As Chesnut points out, most devotees of Santa Muerte still consider themselves Catholics, and many worship her alongside more conventional saints. Sunday mass in Tultitlán includes the Lord’s Prayer as well as invocations to La Santísima, “mi vida, mi muerte, mi total.” Another Santa Muerte church, in a whitewashed building near downtown Mexico City, has a massive cross out front, holds four masses daily—which include communion—and keeps a large statue of the Virgin Mary on its altar. (There’s also a skeleton in a frilly purple dress nearby; a black cat was sleeping on one of the kneelers the day I visited). Some Santa Muerte icons depict her holding Jesus after the crucifixion.
I don’t mean to overplay the wholesomeness. Tepito, the neighborhood that hosts the first, and still most significant, Santa Muerte shrine, is home to a sprawling black market and a thriving drug trade. In Devoted to Death, Chesnut describes a Mexican hitman who has an image of la Santa engraved on the butt of his pistol. People sometimes burn marijuana at her shrines.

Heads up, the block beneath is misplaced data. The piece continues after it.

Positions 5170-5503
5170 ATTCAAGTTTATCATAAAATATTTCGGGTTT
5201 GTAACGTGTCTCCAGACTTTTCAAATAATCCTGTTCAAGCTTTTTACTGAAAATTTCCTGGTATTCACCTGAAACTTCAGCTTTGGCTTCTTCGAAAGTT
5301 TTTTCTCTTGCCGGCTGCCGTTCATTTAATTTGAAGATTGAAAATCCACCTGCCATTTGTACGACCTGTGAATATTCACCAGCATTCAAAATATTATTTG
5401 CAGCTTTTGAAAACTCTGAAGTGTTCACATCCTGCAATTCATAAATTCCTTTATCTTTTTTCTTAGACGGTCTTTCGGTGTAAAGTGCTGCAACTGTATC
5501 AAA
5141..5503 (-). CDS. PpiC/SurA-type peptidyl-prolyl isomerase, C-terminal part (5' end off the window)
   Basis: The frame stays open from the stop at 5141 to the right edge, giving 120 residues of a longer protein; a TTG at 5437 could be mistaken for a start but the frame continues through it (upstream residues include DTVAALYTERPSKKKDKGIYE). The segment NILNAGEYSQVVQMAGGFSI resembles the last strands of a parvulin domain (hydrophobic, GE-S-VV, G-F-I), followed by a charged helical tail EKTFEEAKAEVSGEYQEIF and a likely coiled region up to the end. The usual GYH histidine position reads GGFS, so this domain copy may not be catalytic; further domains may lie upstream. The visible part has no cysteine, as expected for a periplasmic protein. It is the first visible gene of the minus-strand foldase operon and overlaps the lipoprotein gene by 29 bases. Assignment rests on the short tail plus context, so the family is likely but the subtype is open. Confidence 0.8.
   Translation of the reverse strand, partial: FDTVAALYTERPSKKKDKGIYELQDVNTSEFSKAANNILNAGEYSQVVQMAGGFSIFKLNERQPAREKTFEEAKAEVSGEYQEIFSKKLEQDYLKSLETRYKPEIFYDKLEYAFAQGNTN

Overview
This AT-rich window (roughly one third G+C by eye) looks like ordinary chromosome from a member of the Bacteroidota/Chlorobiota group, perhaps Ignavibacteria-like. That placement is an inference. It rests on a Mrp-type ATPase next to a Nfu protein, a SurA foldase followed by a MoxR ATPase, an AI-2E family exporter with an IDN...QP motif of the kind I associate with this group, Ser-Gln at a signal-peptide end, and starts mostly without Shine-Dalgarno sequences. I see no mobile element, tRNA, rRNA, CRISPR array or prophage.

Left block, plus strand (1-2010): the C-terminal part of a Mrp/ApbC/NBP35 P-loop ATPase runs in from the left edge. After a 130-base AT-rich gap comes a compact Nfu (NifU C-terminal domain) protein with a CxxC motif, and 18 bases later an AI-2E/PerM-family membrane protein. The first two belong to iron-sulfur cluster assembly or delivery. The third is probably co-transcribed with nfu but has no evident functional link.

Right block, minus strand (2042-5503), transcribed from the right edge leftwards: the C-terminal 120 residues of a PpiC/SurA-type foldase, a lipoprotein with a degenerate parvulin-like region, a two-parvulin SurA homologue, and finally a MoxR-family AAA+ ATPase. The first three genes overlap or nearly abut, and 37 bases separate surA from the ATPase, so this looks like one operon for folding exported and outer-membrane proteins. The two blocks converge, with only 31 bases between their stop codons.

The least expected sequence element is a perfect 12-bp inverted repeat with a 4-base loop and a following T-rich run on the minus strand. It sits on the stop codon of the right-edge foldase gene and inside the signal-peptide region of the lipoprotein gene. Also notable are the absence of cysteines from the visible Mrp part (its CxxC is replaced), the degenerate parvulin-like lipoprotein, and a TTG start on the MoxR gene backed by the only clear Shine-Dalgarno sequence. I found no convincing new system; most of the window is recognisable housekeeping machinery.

Still, a cultural celebration of death is far from unusual, in Mexico or elsewhere in the world. I’m not the first to note the resemblance between Santa Muerte and Kali, a destructive Hindu deity worshipped in India for millennia. And when I told the custodian of a little Santa Muerte shrine in Colonia Guerrero, a gritty Mexico City neighborhood, that death worship could seem strange or scary to Anglo-Americans, she looked at me as if I were stupid. “Halloween,” she said. “Horror movies.”